OK, so that’s not a problem, since the Emma Mærsk can handle at least 11,000 TEU (20-foot Equivalent Units), each of which almost can hold one of the Megapacks, but the fact there will no longer be room for any cargo, and the total 253,000 tonnes of batteries with a price tag of $1 billion will literally sink the ship, is kind of a showstopper. The ship itself originally cost about $150 million.

Cleaner fuel types is definitely the way to go in this category for the time being, so kudos to the Mærsk Mc-Kinney Møller Center for Zero Carbon Shipping for trying to solve this.

Related Story: Ellen, Denmark’s First Electric Ferry, Passes All Tests With Flying Colors 
 


 


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About the Author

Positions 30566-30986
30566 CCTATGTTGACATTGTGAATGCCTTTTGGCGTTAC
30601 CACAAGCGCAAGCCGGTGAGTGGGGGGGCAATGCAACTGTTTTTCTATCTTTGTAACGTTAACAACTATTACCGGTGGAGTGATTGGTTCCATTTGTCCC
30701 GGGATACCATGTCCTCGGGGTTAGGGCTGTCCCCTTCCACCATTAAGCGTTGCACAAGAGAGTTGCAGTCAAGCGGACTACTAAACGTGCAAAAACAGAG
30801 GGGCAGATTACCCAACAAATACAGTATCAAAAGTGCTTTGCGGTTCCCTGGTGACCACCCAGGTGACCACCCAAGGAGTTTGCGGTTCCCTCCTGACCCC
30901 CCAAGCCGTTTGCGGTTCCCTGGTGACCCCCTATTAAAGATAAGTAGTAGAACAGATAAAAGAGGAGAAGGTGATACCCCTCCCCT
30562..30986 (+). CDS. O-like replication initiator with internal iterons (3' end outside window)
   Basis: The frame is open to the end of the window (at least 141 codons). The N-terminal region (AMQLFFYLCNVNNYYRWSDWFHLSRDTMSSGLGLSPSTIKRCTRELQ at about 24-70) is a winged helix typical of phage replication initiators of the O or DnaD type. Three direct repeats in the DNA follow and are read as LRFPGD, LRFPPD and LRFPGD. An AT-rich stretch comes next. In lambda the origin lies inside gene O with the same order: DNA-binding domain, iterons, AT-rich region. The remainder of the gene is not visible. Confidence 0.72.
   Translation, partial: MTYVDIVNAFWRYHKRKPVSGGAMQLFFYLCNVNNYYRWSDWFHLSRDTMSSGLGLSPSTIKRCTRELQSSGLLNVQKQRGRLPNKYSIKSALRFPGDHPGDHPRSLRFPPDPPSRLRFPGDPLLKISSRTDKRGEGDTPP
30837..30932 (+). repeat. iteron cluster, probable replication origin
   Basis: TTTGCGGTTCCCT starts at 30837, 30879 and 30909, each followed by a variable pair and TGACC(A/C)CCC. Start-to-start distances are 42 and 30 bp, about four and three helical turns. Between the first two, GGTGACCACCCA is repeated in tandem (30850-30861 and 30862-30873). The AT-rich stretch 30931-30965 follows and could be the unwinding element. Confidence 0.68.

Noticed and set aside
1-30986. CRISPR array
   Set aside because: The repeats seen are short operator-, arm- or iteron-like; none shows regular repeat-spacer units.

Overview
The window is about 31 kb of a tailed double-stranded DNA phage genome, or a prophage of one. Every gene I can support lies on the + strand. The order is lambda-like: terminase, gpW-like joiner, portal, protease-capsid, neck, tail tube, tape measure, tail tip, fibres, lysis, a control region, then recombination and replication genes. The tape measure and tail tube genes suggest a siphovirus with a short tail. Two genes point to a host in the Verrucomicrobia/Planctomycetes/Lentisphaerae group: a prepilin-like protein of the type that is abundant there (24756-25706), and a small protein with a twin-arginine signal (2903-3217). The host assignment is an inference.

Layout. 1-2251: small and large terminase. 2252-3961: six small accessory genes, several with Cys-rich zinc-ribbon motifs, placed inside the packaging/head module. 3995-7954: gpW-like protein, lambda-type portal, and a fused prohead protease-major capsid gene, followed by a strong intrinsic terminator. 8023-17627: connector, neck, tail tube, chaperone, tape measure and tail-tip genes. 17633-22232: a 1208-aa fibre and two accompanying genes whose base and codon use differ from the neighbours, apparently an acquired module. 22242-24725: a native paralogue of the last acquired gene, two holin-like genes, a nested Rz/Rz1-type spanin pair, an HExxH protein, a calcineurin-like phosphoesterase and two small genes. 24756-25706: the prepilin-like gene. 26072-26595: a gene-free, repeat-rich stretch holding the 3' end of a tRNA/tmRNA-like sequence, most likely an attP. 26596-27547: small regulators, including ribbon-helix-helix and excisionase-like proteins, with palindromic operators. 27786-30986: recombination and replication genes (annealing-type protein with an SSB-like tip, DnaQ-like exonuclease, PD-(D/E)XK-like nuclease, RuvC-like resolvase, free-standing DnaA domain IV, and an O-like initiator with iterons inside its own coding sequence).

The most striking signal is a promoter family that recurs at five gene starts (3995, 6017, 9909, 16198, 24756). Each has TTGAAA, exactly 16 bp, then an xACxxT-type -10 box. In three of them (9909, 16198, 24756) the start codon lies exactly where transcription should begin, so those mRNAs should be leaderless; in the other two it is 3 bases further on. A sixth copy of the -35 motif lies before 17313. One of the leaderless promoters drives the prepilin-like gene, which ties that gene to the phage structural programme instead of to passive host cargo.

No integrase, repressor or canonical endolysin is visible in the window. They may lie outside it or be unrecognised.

Jesper had his perspective on the world expanded vastly after having attended primary school in rural Africa in the early 1980s. And while educated a computer programmer and laboratory technician, working with computers and lab-robots at the institute of forensic medicine in Aarhus, Denmark, he never forgets what life is like having nothing. Thus it became obvious for him that technological advancement is necessary for the prosperity of all humankind, sharing this one vessel we call planet earth. However, technology has to be smart, clean, sustainable, widely accessible, and democratic in order to change the world for the better. Writing about clean energy, electric transportation, energy poverty, and related issues, he gets the message through to anyone who wants to know better. Jesper is founder of Lifelike.dk and a long-term investor in Tesla, Ørsted, and Vestas.